Thursday, November 25, 2010

Guilty As Hell !

I must admit that I figured Tom Delay, former GOP House leader and poster boy for corrupt politics, would probably get off without being convicted of the crimes he had been charged with five years ago.   I'm happy to say I was wrong.   Yesterday a Travis County (Austin, Texas) jury, after 19 hours of deliberation, convicted Delay of money laundering and conspiracy to launder money.

Sentencing has been set for December 20th in Austin, and the judge in the case has a wide range of sentences he could impose.   The most serious of the two charges is money laundering.   The judge could sentence Delay to as little as five years or as much as a life sentence on that charge (parole is possible after 30 years on a life sentence).   I doubt Delay will get a life sentence, but 5 or 10 years is a distinct possibility.

This whole thing comes from Delay's believing he was so powerful that he no longer had to follow the rules and laws that applied to others.   Back in 2002, Delay tried to pull an end-run around the campaign laws in Texas.   The law said a corporation couldn't give money to a political candidate's campaign, so Delay took the corporate money and funneled it through the RNC and then to the campaigns of Texas politicians -- a clear violation of both the letter and intent of the law.

Now, years later, it is time for Delay to pay the piper for his corruption.   Delay was obviously shocked at his conviction and tried to pass it off as just politics.   He said,   "This is an abuse of power.   It's a miscarriage of justice.   And I still maintain that I am innocent.   The criminalization of politics undermines our system."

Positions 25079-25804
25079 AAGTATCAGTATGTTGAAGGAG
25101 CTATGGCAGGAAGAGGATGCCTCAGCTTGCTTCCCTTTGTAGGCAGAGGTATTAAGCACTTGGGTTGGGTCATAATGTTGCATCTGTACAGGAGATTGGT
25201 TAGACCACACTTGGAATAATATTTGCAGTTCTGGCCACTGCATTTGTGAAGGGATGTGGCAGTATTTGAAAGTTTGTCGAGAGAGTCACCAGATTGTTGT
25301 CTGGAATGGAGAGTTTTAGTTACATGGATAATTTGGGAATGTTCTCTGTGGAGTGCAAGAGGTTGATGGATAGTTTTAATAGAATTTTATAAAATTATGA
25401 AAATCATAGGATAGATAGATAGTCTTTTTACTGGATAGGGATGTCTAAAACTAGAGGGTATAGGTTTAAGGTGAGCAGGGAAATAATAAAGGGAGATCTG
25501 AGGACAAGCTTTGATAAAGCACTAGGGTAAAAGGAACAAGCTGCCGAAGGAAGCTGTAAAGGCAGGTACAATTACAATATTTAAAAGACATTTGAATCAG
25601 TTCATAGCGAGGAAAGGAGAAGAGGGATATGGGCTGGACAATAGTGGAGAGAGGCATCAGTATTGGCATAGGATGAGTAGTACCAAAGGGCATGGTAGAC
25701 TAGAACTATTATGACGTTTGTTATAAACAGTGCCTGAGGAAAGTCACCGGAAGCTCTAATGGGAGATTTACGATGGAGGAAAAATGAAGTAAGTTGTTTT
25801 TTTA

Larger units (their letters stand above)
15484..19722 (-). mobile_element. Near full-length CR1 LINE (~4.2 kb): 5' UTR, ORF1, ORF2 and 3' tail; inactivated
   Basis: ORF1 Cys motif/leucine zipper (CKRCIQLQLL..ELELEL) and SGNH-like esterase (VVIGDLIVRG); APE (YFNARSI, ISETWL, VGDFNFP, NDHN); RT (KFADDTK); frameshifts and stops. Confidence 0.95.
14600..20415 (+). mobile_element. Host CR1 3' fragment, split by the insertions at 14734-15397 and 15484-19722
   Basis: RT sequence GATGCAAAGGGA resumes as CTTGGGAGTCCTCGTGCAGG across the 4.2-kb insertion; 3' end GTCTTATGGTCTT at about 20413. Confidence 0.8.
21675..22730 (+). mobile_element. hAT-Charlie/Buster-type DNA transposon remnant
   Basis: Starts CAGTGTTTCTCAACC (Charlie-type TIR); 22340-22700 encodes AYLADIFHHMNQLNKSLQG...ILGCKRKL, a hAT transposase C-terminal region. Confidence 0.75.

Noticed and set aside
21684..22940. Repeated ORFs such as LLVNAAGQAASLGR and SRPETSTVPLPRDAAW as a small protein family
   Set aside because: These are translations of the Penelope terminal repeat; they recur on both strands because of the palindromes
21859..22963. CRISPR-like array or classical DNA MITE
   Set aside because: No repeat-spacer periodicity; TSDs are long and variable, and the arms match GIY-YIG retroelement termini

That's just nonsense.   The District Attorney was not playing politics, but bringing a criminal to justice.   To prove that point, the DA pointed out that they had just convicted another politician of corruption less than a month ago -- a Democrat (Kino Flores).   DA Rosemary Lehmberg said,   "This case is a message from the citizens of the state of Texas that the public officials they elect to represent them must do so honestly, ethically or they will be held accountable."

Delay is now being held accountable.   I don't know if it's possible, but I hope his sentence is not probated.   Giving him a few years of jail time will remind all politicians (of all parties) that they are not immune to the laws all other citizens must follow.   Besides, he'll look great in a prison jumpsuit.

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